Sleep: The treacherous abyss beyond the edge of conscious thought; an exclusive invitation to journey beneath the city of pleasant dreams and into the labyrinth of terrifying possibilities. Only here can madness perceive madness and attempt to make its sum manageable, broken up into digestible pieces for the overloaded but consistently famished mind…

…Gina is floating on her back upon an endless black and silent sea. The waves roll beneath her numb and naked flesh but she is anchored in place by forces beyond her.

An island emerges from the depths and moves toward her. Its appearance is every gift shop postcard she has ever purchased merged into a collage of perfect palm trees, white sand beaches, and a thousand smiling suns over calm Caribbean Seas.

Gina turns her head toward the island. Tony is there. She can see him rising from a beach chair, looking absolutely gorgeous in his trunks (or rather, lack of anything else). He’s holding two mixed drinks with funny little umbrellas in them. He calls out to her from the postcard island, but there is no sound.

She tries to move but the air is like a heavy, dark hand holding her down. She calls out to him, but there is no sound.

From behind the postcard island, an unfamiliar sun with an insane looking smile rises above the perfect palms and white beaches. It has a human face with skin that begins to fall away, revealing a blood-red sphere of tortured looking flesh. Its smile is gone, replaced by savage teeth attached to bloody gums. It is chattering, chattering, chattering.

Tony turns toward the fleshy sun and holds his hands to his face. He appears to be in pain.

From all around the postcard island, palm trees begin to melt; their vibrant colors merging then turning black, spilling across the white sand like tar.

Tony is also melting.

Gina manages to break free from the heavy air. She swims toward the postcard island, but it is too late. Tony is already gone. Everything on the surface has turned to bubbling black liquid, including the white sand.

Gina continues to swim for the melting island as it sinks into the sea.

She screams, but there is no sound.

From all around her, the black sea has turned to bodies, thousands upon thousands of mutilated bodies. She tries her best to stay afloat but the bodies are moving as one like a giant wave, forcing her back out into the darkness and away from the remains of the postcard island.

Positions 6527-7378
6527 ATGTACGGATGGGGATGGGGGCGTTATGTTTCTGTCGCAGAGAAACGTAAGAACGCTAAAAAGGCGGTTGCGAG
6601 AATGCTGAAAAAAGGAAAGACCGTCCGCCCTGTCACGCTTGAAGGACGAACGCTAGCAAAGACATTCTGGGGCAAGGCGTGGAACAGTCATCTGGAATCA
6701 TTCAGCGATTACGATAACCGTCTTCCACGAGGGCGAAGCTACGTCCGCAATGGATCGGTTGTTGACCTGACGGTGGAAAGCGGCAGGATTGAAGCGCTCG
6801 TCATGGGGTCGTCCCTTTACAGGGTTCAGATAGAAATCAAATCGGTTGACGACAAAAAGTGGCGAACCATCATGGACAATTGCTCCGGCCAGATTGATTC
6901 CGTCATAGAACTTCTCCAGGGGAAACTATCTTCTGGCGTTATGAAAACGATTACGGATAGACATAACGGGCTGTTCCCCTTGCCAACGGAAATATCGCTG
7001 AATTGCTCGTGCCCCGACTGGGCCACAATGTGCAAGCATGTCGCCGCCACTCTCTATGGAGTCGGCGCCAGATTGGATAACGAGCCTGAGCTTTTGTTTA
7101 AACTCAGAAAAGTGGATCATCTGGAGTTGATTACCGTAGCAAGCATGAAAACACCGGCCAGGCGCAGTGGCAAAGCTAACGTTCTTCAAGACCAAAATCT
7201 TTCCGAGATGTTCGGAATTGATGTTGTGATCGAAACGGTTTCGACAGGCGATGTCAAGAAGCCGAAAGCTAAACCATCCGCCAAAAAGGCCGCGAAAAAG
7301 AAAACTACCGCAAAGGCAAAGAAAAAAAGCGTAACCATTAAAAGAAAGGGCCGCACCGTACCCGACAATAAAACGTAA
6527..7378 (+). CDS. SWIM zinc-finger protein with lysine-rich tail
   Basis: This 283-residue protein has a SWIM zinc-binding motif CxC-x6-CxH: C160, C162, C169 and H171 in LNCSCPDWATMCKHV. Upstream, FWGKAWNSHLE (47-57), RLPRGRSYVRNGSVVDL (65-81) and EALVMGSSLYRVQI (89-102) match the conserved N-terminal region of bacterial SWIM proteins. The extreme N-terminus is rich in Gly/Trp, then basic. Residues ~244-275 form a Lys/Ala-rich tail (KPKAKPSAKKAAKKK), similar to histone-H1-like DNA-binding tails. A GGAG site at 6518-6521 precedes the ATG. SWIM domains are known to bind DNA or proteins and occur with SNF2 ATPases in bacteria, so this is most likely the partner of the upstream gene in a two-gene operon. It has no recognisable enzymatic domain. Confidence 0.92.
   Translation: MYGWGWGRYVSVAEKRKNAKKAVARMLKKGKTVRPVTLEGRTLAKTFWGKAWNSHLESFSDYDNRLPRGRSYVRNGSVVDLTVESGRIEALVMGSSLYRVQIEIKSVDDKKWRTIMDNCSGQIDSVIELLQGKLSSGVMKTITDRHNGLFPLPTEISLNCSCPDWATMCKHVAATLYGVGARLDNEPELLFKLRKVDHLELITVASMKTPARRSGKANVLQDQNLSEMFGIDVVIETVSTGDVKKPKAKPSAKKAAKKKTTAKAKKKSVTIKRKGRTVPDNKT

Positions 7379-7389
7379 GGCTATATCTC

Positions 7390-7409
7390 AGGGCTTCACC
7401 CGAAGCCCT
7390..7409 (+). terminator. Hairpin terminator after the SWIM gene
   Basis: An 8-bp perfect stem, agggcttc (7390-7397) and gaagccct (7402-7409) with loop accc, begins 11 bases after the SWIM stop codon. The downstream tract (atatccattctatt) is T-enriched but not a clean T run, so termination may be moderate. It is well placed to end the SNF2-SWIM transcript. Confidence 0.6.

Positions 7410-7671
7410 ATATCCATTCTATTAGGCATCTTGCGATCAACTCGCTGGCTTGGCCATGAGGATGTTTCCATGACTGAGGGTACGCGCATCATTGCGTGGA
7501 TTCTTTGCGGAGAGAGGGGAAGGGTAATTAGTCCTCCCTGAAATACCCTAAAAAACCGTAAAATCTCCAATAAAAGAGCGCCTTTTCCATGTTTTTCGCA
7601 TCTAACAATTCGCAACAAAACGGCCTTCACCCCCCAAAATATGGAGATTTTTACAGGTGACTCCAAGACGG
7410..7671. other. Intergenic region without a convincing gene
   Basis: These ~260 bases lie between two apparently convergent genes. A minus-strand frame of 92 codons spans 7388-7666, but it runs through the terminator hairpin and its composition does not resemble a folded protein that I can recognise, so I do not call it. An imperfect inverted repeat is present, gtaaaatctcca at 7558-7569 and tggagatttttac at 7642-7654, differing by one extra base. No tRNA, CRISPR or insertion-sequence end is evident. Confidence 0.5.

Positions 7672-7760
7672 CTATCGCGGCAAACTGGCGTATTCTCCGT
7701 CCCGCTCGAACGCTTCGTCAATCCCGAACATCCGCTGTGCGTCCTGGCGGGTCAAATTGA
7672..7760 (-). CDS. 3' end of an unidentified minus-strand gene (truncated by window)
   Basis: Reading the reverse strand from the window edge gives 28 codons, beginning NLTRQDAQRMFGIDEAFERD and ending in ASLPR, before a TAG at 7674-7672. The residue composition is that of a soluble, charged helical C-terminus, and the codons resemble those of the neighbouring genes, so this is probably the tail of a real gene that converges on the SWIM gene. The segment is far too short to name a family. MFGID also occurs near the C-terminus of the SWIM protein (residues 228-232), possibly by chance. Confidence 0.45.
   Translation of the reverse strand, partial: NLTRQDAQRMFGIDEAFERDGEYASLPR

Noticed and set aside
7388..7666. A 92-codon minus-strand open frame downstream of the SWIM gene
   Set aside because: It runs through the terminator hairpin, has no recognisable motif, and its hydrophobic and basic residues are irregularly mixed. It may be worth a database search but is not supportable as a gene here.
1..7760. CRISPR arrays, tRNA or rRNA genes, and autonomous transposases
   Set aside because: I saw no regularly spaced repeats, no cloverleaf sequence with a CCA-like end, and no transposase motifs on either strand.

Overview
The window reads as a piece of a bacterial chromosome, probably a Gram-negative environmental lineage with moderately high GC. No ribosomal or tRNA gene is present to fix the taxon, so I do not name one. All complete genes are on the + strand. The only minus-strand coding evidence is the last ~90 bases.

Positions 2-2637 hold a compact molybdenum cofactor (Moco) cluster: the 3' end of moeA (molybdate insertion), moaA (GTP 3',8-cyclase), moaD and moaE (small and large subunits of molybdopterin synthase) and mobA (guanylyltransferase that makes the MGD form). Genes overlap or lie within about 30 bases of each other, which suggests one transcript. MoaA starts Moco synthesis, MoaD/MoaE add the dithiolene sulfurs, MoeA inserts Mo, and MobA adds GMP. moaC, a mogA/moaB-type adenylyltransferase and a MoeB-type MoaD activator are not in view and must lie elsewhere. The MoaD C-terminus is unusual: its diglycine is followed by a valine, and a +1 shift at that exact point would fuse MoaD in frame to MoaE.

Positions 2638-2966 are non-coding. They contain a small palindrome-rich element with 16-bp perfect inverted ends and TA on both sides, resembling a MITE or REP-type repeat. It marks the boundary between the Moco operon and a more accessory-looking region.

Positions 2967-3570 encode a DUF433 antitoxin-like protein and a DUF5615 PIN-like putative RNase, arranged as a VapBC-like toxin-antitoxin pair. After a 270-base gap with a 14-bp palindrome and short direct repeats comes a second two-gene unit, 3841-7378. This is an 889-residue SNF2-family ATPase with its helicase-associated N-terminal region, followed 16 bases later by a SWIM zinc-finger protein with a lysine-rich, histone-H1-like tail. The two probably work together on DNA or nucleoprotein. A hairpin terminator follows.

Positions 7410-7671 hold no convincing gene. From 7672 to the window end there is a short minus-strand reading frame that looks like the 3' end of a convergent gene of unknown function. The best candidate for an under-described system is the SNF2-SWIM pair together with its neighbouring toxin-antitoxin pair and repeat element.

And then she hears them moaning in the dark—a million corpses crying out at once.

Gina is screaming when the dead reach out their arms and begin to pull her under. She is screaming, but there is no sound escaping her mouth. There is only the dead consuming the living. They are the only sound…


…Gina lifted the bricks above her eyes and found herself sitting with her head resting up against a wall surrounded by darkness. Memory came sluggishly. She refused to move until her heartbeat slowed and her disorientation lifted. The dream lingered in her thoughts and pierced her heart like a permanent knife wound, the blade still embedded and occasionally twisting and pushing deeper by this unmerciful waking nightmare that continued to play out.

As daylight crept in through the bottom of the closet door, her eyes adjusted as the fog around last night cleared.

That little girl!

Gina shook the thoughts away and slowly got up. Every part of her body ached as though she’d been kicked repeatedly in her sleep. She was also famished and thirsty. She couldn’t remember when she’d eaten last.

She weeded her way through the jungle of hanging clothes and out from the back of the closet. Gina opened the door revealing a child’s bedroom, untouched by the chaos outside. No death and destruction, bodies and blood—just teddy bears, rainbows, butterflies and an abundance of pink.

The sunlight hurt her eyes. How long have I been out?

Gina retrieved her cell phone from the front pocket of her overalls and was surprised the battery had not died yet. 1:35 pm.

Shit! I’ve been out for hours.

She tried to call 9-1-1 again. A No Service message continued to scroll across the screen. The internet, phone services and television channels all died yesterday morning. Gina flicked on the bedroom light switch. Nope, still no power… phone will be worthless soon.

Power throughout Geneva, Ohio was sporadic, coming on for a few moments to an hour, and then going back out again. Perhaps it’s out for good now, she thought. Maybe there’s no one left at the power plant to keep it on at all?

She shrugged the thought away and sat down on a pink bed littered with stuffed animals. She stared at the locked bedroom door and sighed.

I’m not ready to go back out there into that fucked-up world where even silence scares the shit out of me. I don’t even know who or what is in this house beyond that door. I was so fucking reckless and exhausted when I came storming in here last night, it’s a wonder I didn’t just run into a nest of those monsters. I’m too stupid to be alive right now! All I know is that it feels good in here… safe… sane.

Gina lied down on the bed and closed her eyes. She could sleep forever. Oh, God, please just let me.

Her defeated thoughts continued to pull her down into the quicksand of depression.

What’s the fucking point? Tony’s dead. No one’s looking for me. My dreams are gone. My dignity…